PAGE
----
By: Jen Malone
“The second hardest part about growing up is trying to figure out who you are. The hardest part comes after you’ve figured it out and the rest of the world wants to pull you in a different direction.”
I’m not really sure how to rate this book…
On one hand, I loved the mystery behind Annie and her mother relocated to LA. I thoroughly enjoyed the encounter with Billy Glick in the beginning which I felt set the tone and established the individual characters of both Annie and her mother. However, as we move along the story gets a bit cliche and dry with Annie ‘accidentally’ falling asleep on Graham’s bed, Annie and Graham becoming fast friends, and then Graham eventually declaring his feelings for her while at the same time pretending that she doesn’t exist – as all cliched movie stars do…
While the situation with Annie’s dad was explained, and he was given minor distinguishing features, I felt as though he wasn’t quite able to make any sort of impact on me. In saying that, he did only have a limited number of scenes in the book. So I was quite satisfied with what Malone did with his character.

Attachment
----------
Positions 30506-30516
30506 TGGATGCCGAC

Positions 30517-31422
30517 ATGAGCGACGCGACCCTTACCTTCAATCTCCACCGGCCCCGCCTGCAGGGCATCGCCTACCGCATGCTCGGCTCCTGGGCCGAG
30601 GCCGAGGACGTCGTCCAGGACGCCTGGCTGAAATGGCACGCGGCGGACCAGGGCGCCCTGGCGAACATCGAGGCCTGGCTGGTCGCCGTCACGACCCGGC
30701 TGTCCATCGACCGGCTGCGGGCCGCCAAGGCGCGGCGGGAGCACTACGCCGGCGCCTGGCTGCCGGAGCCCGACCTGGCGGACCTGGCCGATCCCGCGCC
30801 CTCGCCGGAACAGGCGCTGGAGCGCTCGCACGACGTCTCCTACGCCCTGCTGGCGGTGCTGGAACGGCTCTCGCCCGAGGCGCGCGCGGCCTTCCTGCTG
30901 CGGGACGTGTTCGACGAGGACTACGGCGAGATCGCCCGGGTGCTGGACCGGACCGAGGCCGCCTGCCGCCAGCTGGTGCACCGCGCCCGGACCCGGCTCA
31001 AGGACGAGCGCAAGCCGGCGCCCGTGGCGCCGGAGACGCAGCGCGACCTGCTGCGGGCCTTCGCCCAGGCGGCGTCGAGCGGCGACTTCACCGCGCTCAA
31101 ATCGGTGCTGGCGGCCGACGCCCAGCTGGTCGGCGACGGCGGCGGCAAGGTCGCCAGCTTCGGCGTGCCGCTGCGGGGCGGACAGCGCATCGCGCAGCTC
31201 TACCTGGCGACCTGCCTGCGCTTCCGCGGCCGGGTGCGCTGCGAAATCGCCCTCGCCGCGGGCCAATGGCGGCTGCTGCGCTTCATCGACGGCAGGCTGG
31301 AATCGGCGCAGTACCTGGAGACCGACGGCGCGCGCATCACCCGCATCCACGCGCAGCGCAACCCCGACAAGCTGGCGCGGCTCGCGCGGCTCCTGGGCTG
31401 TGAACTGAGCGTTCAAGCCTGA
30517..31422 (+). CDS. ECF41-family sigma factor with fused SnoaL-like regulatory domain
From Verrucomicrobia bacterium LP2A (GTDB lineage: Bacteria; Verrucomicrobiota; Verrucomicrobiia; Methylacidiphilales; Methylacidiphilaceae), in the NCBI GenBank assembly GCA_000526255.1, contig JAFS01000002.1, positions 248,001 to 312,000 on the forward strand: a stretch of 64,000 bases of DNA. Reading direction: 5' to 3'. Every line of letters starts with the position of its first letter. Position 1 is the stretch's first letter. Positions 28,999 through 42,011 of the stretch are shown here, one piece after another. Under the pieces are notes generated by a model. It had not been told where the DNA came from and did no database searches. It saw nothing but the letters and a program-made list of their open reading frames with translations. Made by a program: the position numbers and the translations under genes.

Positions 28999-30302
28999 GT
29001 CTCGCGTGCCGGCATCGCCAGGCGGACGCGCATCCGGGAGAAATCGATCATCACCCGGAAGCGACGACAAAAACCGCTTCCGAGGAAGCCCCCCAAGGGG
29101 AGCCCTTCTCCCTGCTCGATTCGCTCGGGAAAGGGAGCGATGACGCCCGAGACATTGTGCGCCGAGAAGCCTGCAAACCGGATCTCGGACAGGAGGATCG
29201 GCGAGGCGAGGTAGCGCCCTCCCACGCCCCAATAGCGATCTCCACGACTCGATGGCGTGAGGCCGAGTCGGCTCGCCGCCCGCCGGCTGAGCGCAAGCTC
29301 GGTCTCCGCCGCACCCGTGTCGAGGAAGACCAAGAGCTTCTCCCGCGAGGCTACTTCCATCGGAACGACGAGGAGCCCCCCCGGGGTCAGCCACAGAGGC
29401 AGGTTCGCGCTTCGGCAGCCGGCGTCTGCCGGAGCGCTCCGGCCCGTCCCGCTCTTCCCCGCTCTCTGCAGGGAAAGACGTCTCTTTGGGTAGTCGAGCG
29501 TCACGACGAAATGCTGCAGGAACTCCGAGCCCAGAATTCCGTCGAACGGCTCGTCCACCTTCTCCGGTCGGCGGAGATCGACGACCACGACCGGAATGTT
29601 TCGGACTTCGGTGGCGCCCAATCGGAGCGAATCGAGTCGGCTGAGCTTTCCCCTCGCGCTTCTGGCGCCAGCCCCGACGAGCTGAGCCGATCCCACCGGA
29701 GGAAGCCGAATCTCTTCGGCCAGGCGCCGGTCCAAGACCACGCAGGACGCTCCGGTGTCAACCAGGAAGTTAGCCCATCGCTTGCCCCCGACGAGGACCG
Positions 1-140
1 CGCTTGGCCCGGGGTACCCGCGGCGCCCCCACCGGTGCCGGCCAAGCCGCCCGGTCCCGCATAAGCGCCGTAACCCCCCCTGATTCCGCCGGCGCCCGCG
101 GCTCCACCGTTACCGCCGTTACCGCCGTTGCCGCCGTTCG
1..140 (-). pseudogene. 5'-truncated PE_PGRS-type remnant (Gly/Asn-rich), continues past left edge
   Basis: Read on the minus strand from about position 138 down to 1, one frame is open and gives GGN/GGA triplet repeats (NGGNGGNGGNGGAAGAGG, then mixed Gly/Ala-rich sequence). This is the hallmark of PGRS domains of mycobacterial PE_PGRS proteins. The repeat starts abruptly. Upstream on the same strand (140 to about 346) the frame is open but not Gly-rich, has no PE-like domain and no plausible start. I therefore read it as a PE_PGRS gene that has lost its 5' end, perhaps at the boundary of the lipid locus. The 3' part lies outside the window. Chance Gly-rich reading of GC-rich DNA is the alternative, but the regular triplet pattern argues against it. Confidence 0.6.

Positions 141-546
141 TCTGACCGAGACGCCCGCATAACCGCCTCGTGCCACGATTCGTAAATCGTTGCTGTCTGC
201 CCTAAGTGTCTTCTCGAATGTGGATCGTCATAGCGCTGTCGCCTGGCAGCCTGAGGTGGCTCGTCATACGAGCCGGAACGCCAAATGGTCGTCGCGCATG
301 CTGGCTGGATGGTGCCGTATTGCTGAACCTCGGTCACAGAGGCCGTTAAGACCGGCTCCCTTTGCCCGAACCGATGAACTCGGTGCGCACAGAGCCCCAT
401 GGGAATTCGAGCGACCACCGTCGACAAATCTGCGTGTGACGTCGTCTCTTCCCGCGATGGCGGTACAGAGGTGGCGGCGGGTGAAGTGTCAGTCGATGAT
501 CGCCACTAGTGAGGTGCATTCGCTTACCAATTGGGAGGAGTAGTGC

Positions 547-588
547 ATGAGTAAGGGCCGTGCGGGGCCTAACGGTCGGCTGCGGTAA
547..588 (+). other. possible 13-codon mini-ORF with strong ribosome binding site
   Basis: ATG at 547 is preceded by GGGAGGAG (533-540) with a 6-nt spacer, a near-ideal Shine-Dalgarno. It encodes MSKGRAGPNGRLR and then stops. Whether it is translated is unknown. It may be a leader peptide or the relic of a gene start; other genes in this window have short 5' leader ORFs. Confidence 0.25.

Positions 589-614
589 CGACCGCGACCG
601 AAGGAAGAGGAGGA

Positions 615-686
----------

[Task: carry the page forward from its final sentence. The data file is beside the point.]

Her mother on the other hand, while mentioned multiple times throughout and fiercely supportive of her daughter, wasn’t given any character development at all. Initially she seemed like the second fiddle to Annie the protagonist, however as the story progressed, it felt like she was simply there because Annie had to have a mother, and that was that.
Their family friend Joe really only existed to pull them out of sticky situations, which was a little disappointing because I thought he would have played a bigger role in the novel. While he did counsel Annie, give her advice, etc. I was almost expecting more humorous scenes with him and the family, but sadly he was mostly in the background.
The shenanigans that Annie and Graham get up to do get interesting, and you do get swept up in the romance and moment of it all. However, it just seems a little convenient for Graham to be travelling on a world tour, thus allowing them young couple to visit some of the most romantic tourist destinations around the world.
What this book does really well is touch on the subject of truths and reality in Hollywood, and in specific, how far many individuals are willing to go in order to maintain their public image or profile. It was good to see Graham confess to the truth, as I felt caused me to reflect and ponder over the consequences of the scenario the two teenagers found themselves in, and what I would have done if I found myself in a somewhat-similar-more-realistic situation.